Watermill Center: Museum and Interdisciplinary Laboratory for the Arts and Humanities

Watermill Center: Museum and Interdisciplinary Laboratory for the Arts and Humanities


The Watermill Center is a wondrous world. It was founded in 1992 by stage director, playwright and visual artist, Robert Wilson. With a degree in Architecture from Pratt Institute  and enormous talents in painting, sculpting, furniture and lighting design, he is a genius in many arenas.




He has been described as a pioneer in the art world who has changed the way we look at theater, art and design. Here is a classic example of Robert Wilson’s unique approach and extraordinary vision.

When Robert Wilson sent his ‘shopping list’ for the contents of his installation for the Isamu Noguchi: Scultpural Design exhibition at the Design Museum in summer 2001, it included: nine tons of silver sand; six tons of black lava sand; numerous sacks of broken glass; scores of aluminium squares; several dozen of bales of fireproofed straw; and enough loose hay to build a haystack.

The result was a sensational sequence of galleries: one shrouded in darkness, the next brightly illuminated, followed by stepping stones tripping across an elegantly raked sea of sand and the icy white set elements from Martha Graham’s 1944 Herodiade standing in a lake of shattered glass.

It was an extraordinary tribute to the work of Isamu Noguchi, the American-Japanese designer-sculptor whom Wilson had befriended in the 1960s and 1970s while making his name as a promising young theatre director and designer in New York.


Isamu Noguchi Installation by Robert Wilson

Isamu Noguchi Installation by Robert Wilson

The Watermill Center describes themselves as an interdisciplinary laboratory for the arts and humanities. They also are loosely, a museum. The Watermill Collection of over 7,000 art and artifact pieces spanning the history of humankind is integrated into all aspects of the building and grounds as a reminder that the history of each civilization is told by its artists.

One of the artists is Robert Wilson himself. When you visit the museum you will see some of the chairs he has designed. As of 2011 the collection of chairs numbered 1,000, including his designs and many international classics.

The center is set up as a laboratory for the arts and humanities to support the work of emerging artists. Watermill is a global community living and working together among the extensive collection of art and artifacts. If you are fortunate enough to be accepted into the Residency Program, then this is what you have access to: in Wilson’s words, “I maintain the space and allow others to interface with it, change it, and develop their own work in an aesthetic that can be completely different from my own.”


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Two Tourists


In conclusion we quote Robert Wilson from a story in Artspace , A Place Where We Ask Questions

When I was a student, I was assigned to design a city in three minutes. I handed in a drawing of an apple with a crystal cube in the center. When asked, I explained that it was my idea for a city—that our communities need centers like the crystal cube that can reflect the universe, the same way the cathedral was the center in a medieval village. It was the tallest building, the place where people congregated to exchange ideas; where artists showed their work; and where people came for contemplation and spiritual growth.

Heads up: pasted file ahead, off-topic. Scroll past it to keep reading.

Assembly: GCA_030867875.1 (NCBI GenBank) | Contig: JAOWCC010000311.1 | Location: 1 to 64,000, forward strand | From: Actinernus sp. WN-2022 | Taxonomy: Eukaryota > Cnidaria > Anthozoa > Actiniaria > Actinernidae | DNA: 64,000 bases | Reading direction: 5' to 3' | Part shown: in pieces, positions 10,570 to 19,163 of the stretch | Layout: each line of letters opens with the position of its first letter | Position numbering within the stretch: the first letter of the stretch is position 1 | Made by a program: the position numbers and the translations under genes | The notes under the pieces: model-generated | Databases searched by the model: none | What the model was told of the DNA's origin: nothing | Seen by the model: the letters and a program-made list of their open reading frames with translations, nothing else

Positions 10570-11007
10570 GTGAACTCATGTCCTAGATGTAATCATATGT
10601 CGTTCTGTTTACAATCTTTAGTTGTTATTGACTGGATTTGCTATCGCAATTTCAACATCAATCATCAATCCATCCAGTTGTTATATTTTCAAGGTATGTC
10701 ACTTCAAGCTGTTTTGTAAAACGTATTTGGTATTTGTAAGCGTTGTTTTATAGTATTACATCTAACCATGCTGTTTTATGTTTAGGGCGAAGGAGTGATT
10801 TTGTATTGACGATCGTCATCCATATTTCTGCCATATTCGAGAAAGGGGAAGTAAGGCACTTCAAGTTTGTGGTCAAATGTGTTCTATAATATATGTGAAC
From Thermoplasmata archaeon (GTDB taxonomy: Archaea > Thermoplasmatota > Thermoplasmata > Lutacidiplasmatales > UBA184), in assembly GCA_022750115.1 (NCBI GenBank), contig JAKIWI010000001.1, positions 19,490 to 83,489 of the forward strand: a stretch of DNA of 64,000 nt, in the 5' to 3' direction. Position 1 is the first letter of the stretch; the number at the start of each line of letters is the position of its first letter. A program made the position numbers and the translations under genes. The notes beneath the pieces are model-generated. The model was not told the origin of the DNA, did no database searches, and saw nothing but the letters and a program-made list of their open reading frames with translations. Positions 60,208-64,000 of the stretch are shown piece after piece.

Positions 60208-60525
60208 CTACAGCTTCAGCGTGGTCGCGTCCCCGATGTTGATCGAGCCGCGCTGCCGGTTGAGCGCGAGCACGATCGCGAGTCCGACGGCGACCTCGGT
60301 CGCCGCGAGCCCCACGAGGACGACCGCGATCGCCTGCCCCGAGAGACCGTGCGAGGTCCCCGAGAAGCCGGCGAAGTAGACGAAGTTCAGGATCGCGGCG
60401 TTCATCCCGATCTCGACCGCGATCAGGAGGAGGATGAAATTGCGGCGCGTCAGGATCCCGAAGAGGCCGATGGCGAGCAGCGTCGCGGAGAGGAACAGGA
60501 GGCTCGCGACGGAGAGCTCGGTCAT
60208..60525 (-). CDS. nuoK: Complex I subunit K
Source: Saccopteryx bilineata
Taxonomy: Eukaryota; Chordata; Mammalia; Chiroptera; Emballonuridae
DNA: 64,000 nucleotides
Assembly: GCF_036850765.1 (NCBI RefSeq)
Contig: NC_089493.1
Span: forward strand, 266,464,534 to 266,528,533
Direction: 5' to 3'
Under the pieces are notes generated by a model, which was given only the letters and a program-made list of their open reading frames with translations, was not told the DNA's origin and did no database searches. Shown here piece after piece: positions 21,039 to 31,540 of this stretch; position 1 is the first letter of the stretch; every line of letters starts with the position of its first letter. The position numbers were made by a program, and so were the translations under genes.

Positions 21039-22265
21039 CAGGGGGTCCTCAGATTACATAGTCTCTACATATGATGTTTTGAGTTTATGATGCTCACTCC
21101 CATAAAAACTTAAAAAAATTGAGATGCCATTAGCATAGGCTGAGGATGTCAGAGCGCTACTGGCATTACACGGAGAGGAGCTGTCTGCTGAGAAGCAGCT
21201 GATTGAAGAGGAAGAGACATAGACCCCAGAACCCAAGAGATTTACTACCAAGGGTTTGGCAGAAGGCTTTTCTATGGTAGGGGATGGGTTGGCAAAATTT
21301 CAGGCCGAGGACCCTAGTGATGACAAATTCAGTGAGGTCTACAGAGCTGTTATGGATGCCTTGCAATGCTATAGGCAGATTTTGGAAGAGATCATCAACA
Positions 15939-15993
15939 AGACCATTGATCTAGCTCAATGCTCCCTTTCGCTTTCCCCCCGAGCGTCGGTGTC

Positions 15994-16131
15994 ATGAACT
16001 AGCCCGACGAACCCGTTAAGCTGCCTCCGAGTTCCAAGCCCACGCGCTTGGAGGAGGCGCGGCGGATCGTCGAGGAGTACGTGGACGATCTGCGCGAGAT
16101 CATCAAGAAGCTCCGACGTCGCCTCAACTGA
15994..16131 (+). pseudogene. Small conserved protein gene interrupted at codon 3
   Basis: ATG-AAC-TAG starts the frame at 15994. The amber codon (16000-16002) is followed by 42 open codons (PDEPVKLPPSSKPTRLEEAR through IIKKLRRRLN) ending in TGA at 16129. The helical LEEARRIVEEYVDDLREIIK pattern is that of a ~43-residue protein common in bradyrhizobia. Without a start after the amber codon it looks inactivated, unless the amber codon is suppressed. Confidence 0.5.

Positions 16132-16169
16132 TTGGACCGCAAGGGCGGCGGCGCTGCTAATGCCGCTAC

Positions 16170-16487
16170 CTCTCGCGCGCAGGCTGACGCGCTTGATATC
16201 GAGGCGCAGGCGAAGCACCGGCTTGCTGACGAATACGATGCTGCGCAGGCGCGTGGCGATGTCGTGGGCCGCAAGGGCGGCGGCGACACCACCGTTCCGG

Watermill is such a center: a place where we ask questions. We must always ask, “What is it?” But we must not say what it is—for if we know what we are doing, there is no reason to do it.

I share Watermill with artists who are doing what no one else is doing. They continue to inspire me year after year.  Robert Wilson








Toyo Ito 2013’s Pritzker Prize Recipient

Toyo Ito 2013’s Pritzker Prize Recipient

This month we have a guest, Charu Gureja, from the blog, Pocket Full of Design.
Charu worked as an interior designer, and lighting designer for several years in Singapore, and now lives in San Francisco.  She is passionate about interior spaces, architecture, furniture, lighting and art. Her unique point of view has evolved through her years spent in countries such as Egypt, Japan, Sri Lanka, India and Singapore.

01, April 2013
“I’m thrilled to dedicate this post to Toyo Ito who recently received the Pritzker Prize for his architectural contributions spanning four decades! For those of you who are unfamiliar with the award, it’s basically the Nobel Prize for the field of architecture :-) .

I could hardly curb my enthusiasm when I heard of this announcement as Toyo Ito’s works were a source of great inspiration to me as a design student. His pursuit of beauty through simple and timeless designs still inspires me and I strive to achieve that in my own work. His works range from designing cups and saucers, mobile dog homes to multi story buildings!

So without further ado, here are some of my favorite Toyo Ito designs:



Serpentine Gallery Pavilion 2002 in London, UK [via archdaily]:



Mobile Home for Shiba [via Architecture for Dogs] – Do check out the adorable video on how this home was created on the website!


Ripples Bench for Horm (created using 5 layers of these solid woods: Walnut, mahogany, cherry, oak and ash):




What do you guys think of his work? Has he rightly earned his place in the Pritzker hall of fame along with I.M. Pei, Richard Meier, Frank Gehry, Tadao Ando and the likes?”

Please visit Charu Gureja at Pocket Full of Designs where she discusses topics such as interior design, lighting, and architecture.